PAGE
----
When combat vet Josh Peters got an invitation to the Friday, Sept. 17 Kansas City Royals game, he thought it would be a wonderful gesture to receive a round of applause from the supportive crowd at the K.
“I haven’t been to a game in a while, but I do remember that almost every home game a veteran is honored,” Peters said. “This person always receives a big round of applause and some in the crowd remove their hats to recognize the service of this person. I figured that I would get some of that love and heartfelt appreciation for veterans.”
The game included more than just a salute. The Smithville-born, Northland-raised Peters was gifted a free vehicle.
“I signed up two years ago through the Military Warriors Foundation for a car,” he explained. “The foundation is known to give cars and houses away. I had applied, but didn’t get that one. I went on about my life. I saw another car and went through the vetting process and then there was radio silence. The vehicle was taken down from the website. I figured, once again I had not been chosen to receive the car.”
Then the call to attend the game came.
“We walked onto the field, but it is definitely hard to hear the public address system with the echoes and the applause,” he said. “I don’t believe we were on the field long.”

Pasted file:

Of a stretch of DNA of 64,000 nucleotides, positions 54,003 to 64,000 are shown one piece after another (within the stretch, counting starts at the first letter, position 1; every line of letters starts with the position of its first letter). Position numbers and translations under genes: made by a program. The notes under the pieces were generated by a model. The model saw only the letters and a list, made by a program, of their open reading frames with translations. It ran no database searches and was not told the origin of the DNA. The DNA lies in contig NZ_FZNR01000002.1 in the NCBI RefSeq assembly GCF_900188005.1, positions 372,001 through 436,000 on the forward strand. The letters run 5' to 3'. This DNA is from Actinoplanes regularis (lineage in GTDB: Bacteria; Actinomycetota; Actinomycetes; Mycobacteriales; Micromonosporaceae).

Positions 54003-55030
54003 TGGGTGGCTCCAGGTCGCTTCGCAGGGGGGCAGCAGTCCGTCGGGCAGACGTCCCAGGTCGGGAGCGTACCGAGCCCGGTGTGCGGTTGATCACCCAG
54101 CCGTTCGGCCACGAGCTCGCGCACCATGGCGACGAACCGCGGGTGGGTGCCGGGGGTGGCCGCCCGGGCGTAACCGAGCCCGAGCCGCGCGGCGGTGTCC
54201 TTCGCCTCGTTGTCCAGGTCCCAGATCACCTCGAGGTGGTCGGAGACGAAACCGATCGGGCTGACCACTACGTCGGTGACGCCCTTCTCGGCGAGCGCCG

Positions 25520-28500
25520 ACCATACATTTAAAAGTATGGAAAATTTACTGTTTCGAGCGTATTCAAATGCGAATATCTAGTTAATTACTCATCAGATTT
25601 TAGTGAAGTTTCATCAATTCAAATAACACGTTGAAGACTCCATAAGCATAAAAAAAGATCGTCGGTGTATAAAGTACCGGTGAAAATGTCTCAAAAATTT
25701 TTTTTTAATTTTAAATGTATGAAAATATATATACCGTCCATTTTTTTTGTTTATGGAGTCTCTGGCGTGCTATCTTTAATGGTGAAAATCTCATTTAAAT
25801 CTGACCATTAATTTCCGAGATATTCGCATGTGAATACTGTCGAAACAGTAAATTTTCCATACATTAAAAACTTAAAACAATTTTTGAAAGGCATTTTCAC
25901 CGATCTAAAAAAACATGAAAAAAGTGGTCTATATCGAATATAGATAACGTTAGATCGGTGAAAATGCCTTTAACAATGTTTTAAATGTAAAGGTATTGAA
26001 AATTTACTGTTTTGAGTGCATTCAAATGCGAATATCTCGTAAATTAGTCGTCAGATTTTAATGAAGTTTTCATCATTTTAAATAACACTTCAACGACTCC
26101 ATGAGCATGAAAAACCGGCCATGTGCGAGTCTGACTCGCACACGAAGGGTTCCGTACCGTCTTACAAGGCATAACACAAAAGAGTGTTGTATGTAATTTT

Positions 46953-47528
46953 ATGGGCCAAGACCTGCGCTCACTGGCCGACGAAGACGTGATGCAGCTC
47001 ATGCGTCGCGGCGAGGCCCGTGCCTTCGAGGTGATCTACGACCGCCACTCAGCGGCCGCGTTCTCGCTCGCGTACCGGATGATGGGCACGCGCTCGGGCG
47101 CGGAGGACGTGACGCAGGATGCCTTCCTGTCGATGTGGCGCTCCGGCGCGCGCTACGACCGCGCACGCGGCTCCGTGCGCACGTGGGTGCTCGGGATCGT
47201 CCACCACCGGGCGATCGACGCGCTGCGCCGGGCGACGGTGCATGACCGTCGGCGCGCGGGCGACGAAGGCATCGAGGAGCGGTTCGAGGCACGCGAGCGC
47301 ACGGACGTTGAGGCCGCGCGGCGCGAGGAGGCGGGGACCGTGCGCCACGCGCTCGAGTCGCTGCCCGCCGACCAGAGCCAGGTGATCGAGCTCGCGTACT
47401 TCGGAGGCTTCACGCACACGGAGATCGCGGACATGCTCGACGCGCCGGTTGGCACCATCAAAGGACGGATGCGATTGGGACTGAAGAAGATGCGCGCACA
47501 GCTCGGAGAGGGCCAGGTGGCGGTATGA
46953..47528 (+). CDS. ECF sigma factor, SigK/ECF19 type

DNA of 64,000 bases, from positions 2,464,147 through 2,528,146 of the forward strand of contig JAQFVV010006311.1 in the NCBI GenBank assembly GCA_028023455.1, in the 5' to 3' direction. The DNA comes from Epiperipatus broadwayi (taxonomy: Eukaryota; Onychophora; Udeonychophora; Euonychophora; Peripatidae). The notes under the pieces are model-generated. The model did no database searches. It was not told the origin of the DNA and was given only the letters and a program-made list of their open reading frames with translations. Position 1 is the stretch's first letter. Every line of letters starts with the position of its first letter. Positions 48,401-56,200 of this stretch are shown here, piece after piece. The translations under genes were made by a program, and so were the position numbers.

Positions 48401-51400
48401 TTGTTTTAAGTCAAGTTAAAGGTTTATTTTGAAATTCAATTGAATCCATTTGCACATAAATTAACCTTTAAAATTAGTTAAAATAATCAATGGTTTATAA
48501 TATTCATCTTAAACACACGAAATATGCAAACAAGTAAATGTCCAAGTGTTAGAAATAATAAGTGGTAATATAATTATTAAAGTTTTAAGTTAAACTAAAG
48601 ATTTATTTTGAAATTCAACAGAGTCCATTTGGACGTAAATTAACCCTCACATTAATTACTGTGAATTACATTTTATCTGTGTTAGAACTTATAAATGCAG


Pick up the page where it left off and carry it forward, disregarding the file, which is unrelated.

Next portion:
During the presentation, Peters was recognized as a Chevrolet “Everyday Hero” for his service and sacrifice to the country.
“It is important for us as local dealers to be active contributors in our local communities,” said Karl Kramer, president of Kansas City Chevy Dealers. “This presentation and event is about honoring one of our local heroes who has sacrificed so much to provide us our freedom. It takes great partners like the Military Warriors Support Foundation, the Kansas City Royals and our local Chevy dealerships to help take care of our brave heroes, tell their stories and promote the foundation so they can continue to help veterans in need.”
Peters joined the United States Army Aug. 17, 2001, a few weeks before Sept. 11.
He served at Ft. Bragg in North Carolina and was deployed to Iraq.
On July 14, 2003, he was injured by a roadside IED.
Peters was awarded medals for his bravery and service including the Army Commendation Medal, Global War on Terrorism Expeditionary Medal and a Purple Heart for being wounded on the battlefield. He served until Oct. 15, 2005.
Peters said he has been invited to pick what sort of Chevrolet vehicle that will work best for his family, which includes wife, Kristin; daughter, Hannah, 18; and son, Ephraim, 4 months. He can be specific with what he needs and wants.
“I’m really just speechless,” said the veteran. “It was such a surprise. The vehicle is going to be a huge blessing. We won’t have that car payment and we will be able to save some money. I’ve never had a brand new vehicle. It’s a very big blessing. I’m just so thankful.”